More >

How Not To Act Like An Expert

I've been offering business insight to help experts achieve higher financial performance, manage people better, staff appropriately, and provide services that their clients value. In the last 20+ years of doing this, I've observed a few practices that contradict expertise. Here are some things that I notice experts doing that seem to contradict how they want us to see them.

  • Be Too Busy to Articulate Thought Leadership There are all sorts of reasons why experts don't write and speak, but none of them are legitimate. If you don't have the time, you aren't making enough money. If you don't know what to say, you aren't an expert. If you don't know how to say it, you haven't practiced enough. If you find too many audiences when directing your writing, you haven't focused enough. Aside from the content itself, having the time to write it sends just as powerful a message.
  • Be Immediately Accessible to the Client Whether misguided or not, developed cultures prefer that their experts be largely...
More >

Speaking Events

Rethinking the Employee Review

Webinar: How we got to the current state of the employee review is anyone's guess, but it doesn't work on many, many levels. Everyone--on both sides--dreads it. But there are some really interesting, really helpful ways to do employee reviews that both parties look forward to and which move the company and the employee's career forward. Come learn about some exciting ways to do employee reviews. $160


Blog

Why I Write

It's been a busy month, including a sold-out conference with agencies from seven countries and consulting engagements in Toronto, Chicago, Denver, New York City, Guatemala, Washington DC, and Austin. I'm always grateful for new opportunities, but my biggest regret in busyness is that it crowds out writing, and I'm drawn to writing like a moth to a flame. Why do I miss it? What is it about writing that feeds my soul?

I write because I breathe. I am a deep introvert and this is how I address my world. Tomorrow I speak to a huge crowd at Inbound and I enjoy that immensely, but after I am done I'd rather go write or walk or take pictures. Talking with fifty people after I'm done speaking is more work than speaking. If socializing is acting (to me), then writing is breathing.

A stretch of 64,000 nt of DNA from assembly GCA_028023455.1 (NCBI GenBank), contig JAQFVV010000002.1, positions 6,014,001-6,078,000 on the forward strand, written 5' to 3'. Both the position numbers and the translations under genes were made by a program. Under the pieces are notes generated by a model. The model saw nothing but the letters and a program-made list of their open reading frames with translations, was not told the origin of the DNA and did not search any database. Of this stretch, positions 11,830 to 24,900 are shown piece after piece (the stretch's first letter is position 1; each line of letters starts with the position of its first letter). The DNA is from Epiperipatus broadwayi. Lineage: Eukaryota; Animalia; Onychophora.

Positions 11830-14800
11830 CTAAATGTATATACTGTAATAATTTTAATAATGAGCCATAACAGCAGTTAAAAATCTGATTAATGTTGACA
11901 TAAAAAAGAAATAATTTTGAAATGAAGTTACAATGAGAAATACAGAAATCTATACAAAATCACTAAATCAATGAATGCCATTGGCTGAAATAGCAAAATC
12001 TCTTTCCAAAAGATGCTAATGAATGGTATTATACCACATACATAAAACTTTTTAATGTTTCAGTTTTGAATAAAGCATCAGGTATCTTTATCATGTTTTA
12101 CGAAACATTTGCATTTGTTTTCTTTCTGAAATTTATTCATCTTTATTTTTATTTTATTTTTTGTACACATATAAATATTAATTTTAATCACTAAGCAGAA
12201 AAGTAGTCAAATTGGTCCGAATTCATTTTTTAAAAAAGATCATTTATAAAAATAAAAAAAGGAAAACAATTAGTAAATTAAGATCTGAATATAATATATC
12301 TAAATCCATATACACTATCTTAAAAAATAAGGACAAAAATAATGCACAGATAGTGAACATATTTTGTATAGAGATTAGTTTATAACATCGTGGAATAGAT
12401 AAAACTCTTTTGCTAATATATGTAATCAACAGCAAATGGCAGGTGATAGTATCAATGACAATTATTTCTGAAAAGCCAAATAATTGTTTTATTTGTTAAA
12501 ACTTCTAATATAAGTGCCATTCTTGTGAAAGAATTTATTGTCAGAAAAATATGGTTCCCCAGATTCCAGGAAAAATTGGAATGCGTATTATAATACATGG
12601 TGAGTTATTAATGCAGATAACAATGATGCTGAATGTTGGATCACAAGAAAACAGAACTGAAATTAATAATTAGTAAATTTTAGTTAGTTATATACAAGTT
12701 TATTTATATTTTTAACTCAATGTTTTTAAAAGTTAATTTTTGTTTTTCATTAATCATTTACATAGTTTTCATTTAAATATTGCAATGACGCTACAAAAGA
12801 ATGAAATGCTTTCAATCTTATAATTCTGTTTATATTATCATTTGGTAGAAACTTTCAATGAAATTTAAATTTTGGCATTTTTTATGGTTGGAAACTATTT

I write because it's how I get smart. If you wait for clarity before you write, you'll wait far too long. Clarity comes in the articulation and not after it....

How Not To Act Like An Expert

I've been offering business insight to help experts achieve higher financial performance, manage people better, staff appropriately, and provide services that their clients value. In the last 20+ years of doing this, I've observed a few practices that contradict expertise. Here are some things that I notice experts doing that seem to contradict how they want us to see them.

  • Be Too Busy to Articulate Thought Leadership There are all sorts of reasons why experts don't write and speak, but none of them are legitimate. If you don't have the time, you aren't making enough money. If you don't know what to say, you aren't an expert. If you don't know how to say it, you haven't practiced enough. If you find too many audiences when directing your writing, you haven't focused enough. Aside from the content itself, having the time to write it sends just as powerful a message.
  • Be Immediately Accessible to the Client Whether misguided or not, developed cultures prefer that their experts be largely...

Books


David C. Baker: Author | Speaker | Advisor—Business Insight for the Expert Firm